As a result, the Open Internet Order’s (Order) three bright line rules and the new “general conduct” standard will become effective on June 12. The reclassification of broadband Internet access service (BIAS) as a telecommunications service and the complementary action forbearing from the application and enforcement of sections of Title II of the Communications Act will also become effective on June 12. Continue Reading D.C. Circuit Denies Stay, Open Internet Rules Become Effective June 12
We now know that the Rural Call Completion rules the Federal Communications Commission adopted in late 2013, and modified in November 2014, have taken effect, with obligations commencing as soon as April 1, 2015. The rules require certain originating long-distance providers to record, retain, and report information on delivery of long distance calls to rural local exchange carriers (“LECs”) individually and to nonrural LECs in the aggregate. The holdup on the rules taking effect was Office of Management and Budget review of the data collection requirements. Continue Reading New Rural Call Completion Deadlines Established
The Wireline Competition Bureau recently released a draft Eligible Services List (“ESL”) for FY 2015 funding requests for schools and libraries under the E-rate program, and is seeking comment on the draft list for funding year 2015. Implementing the new E-rate rules, the ESL outlines the category one and two services that will qualify for the upcoming funding year. The list also looks markedly different from past years and was designed to be more user-friendly.
The ESL specifically limits “internal connections” to those broadband connections and services that are necessary for high-speed access. Managed wi-fi services are also prominently featured on the form and may include LAN/WLAN network services, diagnostic services, network monitoring or helpdesk support. The ESL includes caching as an eligible category two service, and the Commission seeks comment on the “necessary software or equipment” required for caching and whether the ESL should also cover caching services, in addition to any software or equipment.
As expected, the ESL notes that voice services as subject to a “phase down” per the Commission’s rules. Providers should be aware that although wireless telephone services (like cellular voice) may be eligible for funding, E-rate dollars cannot be applied to data or text messaging plans.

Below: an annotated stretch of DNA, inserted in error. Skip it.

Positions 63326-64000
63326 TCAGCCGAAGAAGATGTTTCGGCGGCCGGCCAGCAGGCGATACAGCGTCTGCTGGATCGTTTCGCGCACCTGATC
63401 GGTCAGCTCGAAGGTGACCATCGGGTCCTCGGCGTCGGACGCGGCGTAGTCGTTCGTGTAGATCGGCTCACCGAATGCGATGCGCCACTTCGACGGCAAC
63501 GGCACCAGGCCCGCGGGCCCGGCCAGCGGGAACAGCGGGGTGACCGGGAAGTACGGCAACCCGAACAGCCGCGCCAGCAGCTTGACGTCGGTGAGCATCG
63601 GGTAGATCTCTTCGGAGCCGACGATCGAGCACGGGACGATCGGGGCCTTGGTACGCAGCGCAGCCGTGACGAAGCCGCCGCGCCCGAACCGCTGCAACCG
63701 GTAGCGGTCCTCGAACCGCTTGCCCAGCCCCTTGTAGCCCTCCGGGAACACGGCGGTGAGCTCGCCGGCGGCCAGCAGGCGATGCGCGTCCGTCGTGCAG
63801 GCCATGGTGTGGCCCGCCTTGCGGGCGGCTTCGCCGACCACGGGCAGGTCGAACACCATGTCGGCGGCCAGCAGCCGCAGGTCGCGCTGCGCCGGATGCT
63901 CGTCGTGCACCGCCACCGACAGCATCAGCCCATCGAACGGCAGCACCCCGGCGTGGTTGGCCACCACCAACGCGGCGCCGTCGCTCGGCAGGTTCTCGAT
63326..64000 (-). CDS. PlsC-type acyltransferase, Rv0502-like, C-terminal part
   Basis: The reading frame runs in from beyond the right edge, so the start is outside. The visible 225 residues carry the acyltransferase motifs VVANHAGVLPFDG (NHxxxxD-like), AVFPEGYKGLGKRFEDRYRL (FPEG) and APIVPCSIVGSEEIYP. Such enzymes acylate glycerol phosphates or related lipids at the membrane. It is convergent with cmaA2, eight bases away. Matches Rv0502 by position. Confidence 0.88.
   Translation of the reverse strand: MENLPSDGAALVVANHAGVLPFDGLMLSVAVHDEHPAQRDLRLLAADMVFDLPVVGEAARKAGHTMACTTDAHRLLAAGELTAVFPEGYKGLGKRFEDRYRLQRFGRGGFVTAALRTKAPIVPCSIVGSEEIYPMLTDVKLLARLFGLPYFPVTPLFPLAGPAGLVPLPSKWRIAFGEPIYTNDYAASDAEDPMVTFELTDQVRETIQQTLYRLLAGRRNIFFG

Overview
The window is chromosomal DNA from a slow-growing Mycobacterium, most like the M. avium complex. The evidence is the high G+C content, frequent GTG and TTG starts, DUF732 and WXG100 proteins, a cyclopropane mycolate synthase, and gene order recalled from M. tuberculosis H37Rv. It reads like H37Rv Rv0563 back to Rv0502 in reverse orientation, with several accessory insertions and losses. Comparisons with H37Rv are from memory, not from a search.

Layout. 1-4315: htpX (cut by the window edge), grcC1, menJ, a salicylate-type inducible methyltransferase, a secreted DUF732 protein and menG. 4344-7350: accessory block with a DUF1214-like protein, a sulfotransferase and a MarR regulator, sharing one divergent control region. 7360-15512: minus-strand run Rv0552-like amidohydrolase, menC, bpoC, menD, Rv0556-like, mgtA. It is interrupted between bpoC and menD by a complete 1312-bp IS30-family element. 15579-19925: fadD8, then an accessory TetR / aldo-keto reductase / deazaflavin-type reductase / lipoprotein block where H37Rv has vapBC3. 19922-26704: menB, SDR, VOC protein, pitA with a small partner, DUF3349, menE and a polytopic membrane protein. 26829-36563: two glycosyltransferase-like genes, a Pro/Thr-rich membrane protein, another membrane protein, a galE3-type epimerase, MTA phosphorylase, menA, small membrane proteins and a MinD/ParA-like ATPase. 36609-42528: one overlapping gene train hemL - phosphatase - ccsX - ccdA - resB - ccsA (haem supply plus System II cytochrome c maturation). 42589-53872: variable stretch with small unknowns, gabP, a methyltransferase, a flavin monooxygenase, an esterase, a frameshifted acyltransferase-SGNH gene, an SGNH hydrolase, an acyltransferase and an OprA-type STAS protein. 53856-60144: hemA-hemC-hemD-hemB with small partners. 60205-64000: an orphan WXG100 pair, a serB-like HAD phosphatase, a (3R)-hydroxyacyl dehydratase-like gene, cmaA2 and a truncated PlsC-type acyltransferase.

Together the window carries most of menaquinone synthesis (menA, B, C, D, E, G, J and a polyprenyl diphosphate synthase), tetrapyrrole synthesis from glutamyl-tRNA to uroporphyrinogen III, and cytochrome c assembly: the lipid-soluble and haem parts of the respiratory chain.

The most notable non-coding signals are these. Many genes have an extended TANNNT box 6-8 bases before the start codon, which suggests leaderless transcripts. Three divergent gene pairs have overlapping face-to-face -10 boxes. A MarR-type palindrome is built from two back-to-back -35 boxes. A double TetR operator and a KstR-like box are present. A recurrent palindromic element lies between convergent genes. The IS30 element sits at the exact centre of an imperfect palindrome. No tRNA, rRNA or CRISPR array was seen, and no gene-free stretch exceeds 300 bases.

As a reminder, a recent FCC decision excludes handsets from E-rate funding. This will likely present an issue for providers as it will force these groups to cost-allocate eligible and ineligible services. Unfortunately, the Commission has not given additional guidance about how service providers should approach cost allocations.
We urge service providers to review the Commission’s Public Notice along with the Eligible Services List, and submit comments to the Wireline Competition Bureau. In particular, providers offering managed wi-fi and caching services – two of the newly added eligible services – should carefully review the descriptions to determine if these services are adequately described. Comments are due September 3. Reply Comments will be due September 18.
With new access charge obligations for interconnected VoIP, new contribution obligations for non-interconnected VoIP, and possible outage reporting requirements, 2012 is shaping up as a year of changes for VoIP providers. Another possible change may be in store for how VoIP providers obtain access to telephone numbers.
Since 2005, various petitions have been pending seeking a waiver of FCC rules to allow interconnected VoIP providers to obtain direct access to numbering resources through the North American Numbering Plan Administrator and the Pooling Administrator. In March 2011, Vonage renewed its request for waiver and submitted supplemental information in support of its request. Shortly after Christmas, the FCC released a Public Notice seeking comment on Vonage’s filing and its supplemental materials. With a brief extension granted, the comments are due on January 25.
VoIP providers and CLECs serving VoIP providers should monitor this docket closely.